Expert Warns About Health Care Apps That Seem Too Good To Be True
Recent research on the reliability of health care apps raises the question: how do consumers sort out the ones that could put their health in jeopardy? A doctor who wrote the research letter has a few tips.
Health Apps: How Do We Sort The Good From The Bad?
According to the research letter published in JAMA Internal Medicine, the Instant Blood Pressure app missed high blood pressure levels in nearly four out of five people. The app's manufacturer argued the study was based on faulty methodology and thus invalid; the lead researcher defended the findings. The research raises some bigger questions: How can we as consumers determine which mobile health apps can improve our health and which apps might actually put our health at risk? (Plevin, 3/9)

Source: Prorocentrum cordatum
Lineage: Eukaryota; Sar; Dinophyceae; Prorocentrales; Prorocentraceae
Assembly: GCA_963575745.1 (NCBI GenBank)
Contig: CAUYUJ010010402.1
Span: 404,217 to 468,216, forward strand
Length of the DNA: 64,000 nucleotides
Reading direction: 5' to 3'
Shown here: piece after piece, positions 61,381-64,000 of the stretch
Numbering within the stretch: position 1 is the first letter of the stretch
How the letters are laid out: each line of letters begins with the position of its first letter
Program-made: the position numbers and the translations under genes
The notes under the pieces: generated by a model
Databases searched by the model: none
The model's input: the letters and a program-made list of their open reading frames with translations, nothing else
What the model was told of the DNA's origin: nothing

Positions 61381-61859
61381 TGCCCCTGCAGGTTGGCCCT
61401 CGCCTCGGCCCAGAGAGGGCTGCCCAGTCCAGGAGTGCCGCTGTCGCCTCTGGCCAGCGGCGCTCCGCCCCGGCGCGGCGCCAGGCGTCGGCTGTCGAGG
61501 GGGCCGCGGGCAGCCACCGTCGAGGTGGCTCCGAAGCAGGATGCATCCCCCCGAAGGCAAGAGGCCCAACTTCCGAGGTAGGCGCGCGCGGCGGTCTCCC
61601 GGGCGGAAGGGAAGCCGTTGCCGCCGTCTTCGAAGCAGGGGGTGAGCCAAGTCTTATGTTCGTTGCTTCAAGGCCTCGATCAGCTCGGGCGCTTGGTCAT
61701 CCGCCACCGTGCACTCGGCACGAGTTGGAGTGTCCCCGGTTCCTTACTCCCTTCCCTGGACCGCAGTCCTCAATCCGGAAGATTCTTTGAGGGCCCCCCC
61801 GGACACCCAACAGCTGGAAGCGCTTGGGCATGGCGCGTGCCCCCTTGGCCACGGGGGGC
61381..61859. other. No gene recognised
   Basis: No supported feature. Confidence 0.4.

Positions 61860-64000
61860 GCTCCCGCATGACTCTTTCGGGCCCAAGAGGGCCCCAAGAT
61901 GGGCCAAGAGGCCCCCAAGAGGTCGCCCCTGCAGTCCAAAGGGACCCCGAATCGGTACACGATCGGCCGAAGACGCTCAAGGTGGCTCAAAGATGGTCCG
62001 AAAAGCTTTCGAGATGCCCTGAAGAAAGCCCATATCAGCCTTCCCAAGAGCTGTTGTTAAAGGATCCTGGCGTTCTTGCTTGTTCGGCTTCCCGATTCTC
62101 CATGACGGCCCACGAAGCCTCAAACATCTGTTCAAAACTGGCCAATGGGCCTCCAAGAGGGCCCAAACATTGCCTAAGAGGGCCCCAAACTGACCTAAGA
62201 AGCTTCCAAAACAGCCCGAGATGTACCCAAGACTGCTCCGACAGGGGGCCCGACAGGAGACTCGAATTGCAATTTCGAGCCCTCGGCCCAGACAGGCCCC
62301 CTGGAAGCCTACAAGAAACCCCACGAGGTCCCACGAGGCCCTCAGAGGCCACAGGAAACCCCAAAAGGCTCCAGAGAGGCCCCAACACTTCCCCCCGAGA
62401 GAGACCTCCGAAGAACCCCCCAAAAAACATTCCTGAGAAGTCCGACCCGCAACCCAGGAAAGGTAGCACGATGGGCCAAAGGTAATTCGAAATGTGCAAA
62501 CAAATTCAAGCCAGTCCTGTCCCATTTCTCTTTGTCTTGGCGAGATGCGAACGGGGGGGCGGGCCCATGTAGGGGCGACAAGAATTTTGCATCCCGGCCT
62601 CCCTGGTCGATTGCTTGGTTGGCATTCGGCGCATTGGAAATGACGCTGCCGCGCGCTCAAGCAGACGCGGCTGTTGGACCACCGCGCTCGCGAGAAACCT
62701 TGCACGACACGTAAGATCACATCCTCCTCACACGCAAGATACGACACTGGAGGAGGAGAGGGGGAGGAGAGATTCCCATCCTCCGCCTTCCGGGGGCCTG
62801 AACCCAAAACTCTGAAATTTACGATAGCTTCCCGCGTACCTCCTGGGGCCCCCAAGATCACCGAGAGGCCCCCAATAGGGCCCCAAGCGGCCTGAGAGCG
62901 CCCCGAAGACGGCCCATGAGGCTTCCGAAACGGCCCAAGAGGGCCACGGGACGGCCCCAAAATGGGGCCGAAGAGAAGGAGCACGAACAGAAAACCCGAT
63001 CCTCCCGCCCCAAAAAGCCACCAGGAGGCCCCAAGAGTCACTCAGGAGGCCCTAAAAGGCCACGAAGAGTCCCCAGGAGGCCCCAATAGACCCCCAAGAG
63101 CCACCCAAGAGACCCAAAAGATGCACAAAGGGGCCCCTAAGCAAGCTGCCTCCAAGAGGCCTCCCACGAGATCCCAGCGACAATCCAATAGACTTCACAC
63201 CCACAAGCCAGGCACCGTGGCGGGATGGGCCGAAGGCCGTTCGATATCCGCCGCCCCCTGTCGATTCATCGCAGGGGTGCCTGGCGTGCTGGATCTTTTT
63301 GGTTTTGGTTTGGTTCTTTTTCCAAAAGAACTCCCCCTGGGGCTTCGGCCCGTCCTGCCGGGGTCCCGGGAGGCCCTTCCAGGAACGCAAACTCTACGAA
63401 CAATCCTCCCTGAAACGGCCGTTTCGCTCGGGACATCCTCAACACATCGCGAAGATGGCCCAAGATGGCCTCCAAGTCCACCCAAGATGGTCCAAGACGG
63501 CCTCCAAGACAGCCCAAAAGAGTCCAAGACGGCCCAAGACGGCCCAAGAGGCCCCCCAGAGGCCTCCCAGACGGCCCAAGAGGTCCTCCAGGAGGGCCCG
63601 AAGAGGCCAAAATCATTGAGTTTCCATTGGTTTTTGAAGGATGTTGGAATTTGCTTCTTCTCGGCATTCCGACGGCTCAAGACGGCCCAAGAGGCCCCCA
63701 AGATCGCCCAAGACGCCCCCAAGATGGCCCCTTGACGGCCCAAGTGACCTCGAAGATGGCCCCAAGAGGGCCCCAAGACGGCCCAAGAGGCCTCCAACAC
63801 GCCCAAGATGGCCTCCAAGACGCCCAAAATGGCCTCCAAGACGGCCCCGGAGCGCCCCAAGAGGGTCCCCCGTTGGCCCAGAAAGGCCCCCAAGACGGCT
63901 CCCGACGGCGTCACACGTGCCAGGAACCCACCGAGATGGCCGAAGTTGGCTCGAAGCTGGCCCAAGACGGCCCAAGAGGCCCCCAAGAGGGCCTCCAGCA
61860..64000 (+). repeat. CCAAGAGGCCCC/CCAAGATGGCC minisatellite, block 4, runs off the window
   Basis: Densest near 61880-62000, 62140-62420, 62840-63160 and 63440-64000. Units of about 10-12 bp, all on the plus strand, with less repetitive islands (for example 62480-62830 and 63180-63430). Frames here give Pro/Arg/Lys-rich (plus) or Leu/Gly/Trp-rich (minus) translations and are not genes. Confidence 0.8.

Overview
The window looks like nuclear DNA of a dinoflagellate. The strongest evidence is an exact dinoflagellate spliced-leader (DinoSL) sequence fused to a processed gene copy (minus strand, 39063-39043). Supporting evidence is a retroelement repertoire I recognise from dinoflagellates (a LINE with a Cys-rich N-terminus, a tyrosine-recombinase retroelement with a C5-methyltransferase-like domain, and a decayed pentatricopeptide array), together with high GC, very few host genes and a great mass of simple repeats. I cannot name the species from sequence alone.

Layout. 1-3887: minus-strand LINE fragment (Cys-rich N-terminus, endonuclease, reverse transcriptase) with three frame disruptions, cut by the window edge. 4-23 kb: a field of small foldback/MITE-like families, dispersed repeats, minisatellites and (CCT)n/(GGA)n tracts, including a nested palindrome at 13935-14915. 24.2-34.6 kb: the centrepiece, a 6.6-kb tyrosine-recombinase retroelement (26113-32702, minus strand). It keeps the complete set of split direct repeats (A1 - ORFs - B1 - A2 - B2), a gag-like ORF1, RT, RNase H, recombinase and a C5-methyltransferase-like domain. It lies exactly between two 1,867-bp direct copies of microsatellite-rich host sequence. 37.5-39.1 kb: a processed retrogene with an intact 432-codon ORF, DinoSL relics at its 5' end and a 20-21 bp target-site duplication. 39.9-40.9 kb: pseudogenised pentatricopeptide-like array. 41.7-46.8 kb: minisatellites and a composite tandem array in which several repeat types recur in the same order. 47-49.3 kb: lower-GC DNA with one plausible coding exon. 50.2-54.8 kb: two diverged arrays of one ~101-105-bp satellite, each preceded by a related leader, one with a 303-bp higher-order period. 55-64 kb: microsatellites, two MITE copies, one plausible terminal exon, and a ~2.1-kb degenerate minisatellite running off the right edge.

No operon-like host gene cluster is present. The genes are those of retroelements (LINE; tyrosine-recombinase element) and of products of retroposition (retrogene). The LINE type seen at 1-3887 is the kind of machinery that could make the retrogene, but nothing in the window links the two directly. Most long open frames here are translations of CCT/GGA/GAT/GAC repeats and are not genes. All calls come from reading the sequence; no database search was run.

Meanwhile, it's rare for health apps to have privacy policies that actually protect patient data, a study finds —
Health Apps Often Lack Privacy Policies And Share Our Data